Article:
According to the Law of Ukraine “On ensuring equal rights and opportunities for women and men”, employers are obliged to take measures in order to prevent and protect against sexual harassment and other forms of gender-based violence.

However, there are no direct requirements or procedures for prevention and protection, and there are no direct consequences for employers for failing to ensure all of that.

3. Has the #MeToo movement had a noticeable impact on the number of harassment claims against your employer clients?

We have not been aware of a considerable increase in claims against employers as a result of #MeToo. The number of enquiries to specialist/advisory bodies increased in 2017, shortly after the launch of the #MeToo movement. However, the number of enquiries has now returned to a normal level. Swiss prosecuting authorities have seen very little change in the number of inquiries and criminal complaints. On the other hand, it seems that awareness of sexual harassment in the workplace is rising on the part of employers. We have seen a sharp increase in the demand for further training on the subject of sexual harassment and its prevention.

No. The #MeToo movement has not had a noticeable impact on the number of harassment complaints made against employers in Ukraine.

Swiss law provides for a variety of legal remedies.

Employees who have been sexually harassed may suspend their work, and employers must continue to pay their salary during the suspension period.

Victims of sexual harassment may also lawfully terminate their contract of employment with immediate effect. In such cases, employees are entitled to damages equivalent to the amount they would have earned had the employment relationship ended after the ordinary notice period (usually 3 months).

Besides suspension and immediate termination of employment, victims of sexual harassment may bring an action against employers before the competent conciliation board, a court or the administrative body. To this effect, they may apply for an order prohibiting or stopping threatened sexual harassment, requiring sexual harassment to cease and confirming that sexual harassment is taking place if it is continuing to have a disruptive effect. On top of that, they may apply for compensation if the employer did not take sufficient measures to prevent sexual harassment. Such compensation may amount to up to six times the average Swiss monthly salary. In addition, victims may claim damages and satisfaction.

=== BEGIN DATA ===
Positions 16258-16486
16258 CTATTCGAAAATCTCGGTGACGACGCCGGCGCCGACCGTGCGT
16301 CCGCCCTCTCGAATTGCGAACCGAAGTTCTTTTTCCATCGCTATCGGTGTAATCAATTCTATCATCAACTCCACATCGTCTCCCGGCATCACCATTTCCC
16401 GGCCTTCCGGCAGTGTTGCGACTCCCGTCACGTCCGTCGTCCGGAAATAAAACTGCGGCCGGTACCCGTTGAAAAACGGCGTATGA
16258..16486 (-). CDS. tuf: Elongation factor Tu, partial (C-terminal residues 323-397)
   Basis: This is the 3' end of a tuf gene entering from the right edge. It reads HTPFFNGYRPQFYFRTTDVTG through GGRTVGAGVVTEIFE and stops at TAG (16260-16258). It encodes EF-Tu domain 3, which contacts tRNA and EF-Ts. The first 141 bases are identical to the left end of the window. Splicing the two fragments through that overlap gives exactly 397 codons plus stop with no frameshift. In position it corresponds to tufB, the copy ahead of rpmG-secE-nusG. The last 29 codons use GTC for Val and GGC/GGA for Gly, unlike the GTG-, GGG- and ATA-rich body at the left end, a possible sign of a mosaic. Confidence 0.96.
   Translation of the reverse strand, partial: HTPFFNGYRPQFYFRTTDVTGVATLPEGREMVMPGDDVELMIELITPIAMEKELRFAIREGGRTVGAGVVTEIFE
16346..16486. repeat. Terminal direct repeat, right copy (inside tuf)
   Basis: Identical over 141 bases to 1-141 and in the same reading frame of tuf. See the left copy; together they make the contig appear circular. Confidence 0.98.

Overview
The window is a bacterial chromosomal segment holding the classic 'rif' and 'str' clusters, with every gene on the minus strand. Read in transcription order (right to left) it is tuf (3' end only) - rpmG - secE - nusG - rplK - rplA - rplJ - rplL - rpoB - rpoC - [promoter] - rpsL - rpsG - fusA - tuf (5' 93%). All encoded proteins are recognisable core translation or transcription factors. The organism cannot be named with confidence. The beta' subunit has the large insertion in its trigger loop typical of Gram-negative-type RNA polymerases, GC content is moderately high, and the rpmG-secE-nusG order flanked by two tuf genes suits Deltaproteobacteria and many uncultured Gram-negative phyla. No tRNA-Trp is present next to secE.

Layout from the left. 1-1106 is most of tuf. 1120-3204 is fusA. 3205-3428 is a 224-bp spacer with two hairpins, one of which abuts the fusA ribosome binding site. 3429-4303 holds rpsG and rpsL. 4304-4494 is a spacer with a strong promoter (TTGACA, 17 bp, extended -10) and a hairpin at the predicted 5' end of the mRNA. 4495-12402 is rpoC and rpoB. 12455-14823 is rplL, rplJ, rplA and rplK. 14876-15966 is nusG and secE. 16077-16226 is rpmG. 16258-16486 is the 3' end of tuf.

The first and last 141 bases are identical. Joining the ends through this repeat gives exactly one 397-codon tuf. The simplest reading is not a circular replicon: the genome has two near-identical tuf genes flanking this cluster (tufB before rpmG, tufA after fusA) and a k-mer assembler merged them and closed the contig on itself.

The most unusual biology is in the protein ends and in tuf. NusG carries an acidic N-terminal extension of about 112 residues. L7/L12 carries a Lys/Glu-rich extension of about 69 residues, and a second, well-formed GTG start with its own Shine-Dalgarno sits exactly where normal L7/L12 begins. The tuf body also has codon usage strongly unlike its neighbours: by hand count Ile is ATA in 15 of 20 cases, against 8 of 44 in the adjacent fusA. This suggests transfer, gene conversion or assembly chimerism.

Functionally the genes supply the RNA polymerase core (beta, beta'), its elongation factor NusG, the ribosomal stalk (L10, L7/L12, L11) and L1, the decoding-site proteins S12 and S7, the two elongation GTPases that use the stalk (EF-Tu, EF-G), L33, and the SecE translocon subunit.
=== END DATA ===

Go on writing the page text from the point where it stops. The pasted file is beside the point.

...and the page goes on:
Employees may challenge a dismissal as a result of making a complaint of sexual harassment to their manager, or because of their initiation of legal proceedings. Remedies includes interim relief or compensation of up to six months’ salary within 180 days after termination of employment. Civil claims can also be brought against the harasser, and they may ask the court for injunctive relief as well as claim damages and satisfaction. The employee may also bring a criminal charge against the harasser.

In case of gender-based violence or sexual harassment, the injured person has the right to file a complaint with the state/ local authorities, the Commissioner of the Verkhovna Rada of Ukraine for Human Rights (Ombudsman at the Ukrainian Parliament), the court and / or with the police.

The employee can also claim in court "moral damages" suffered due to their employer’s unlawful actions. In order to claim such moral damages, however, an employee will need to prove moral suffering (e.g., by submitting a medical certificate issued based on a medical examination of the employee and reflecting the employee’s stress or other emotional disorders) and to substantiate the causal link between the damage caused to the employee and the employer's actions, which is not straightforward. The amount of the moral damages should be substantiated by the employee, but the final determination is made by court. In practice, courts usually award rather insignificant amounts of moral damages.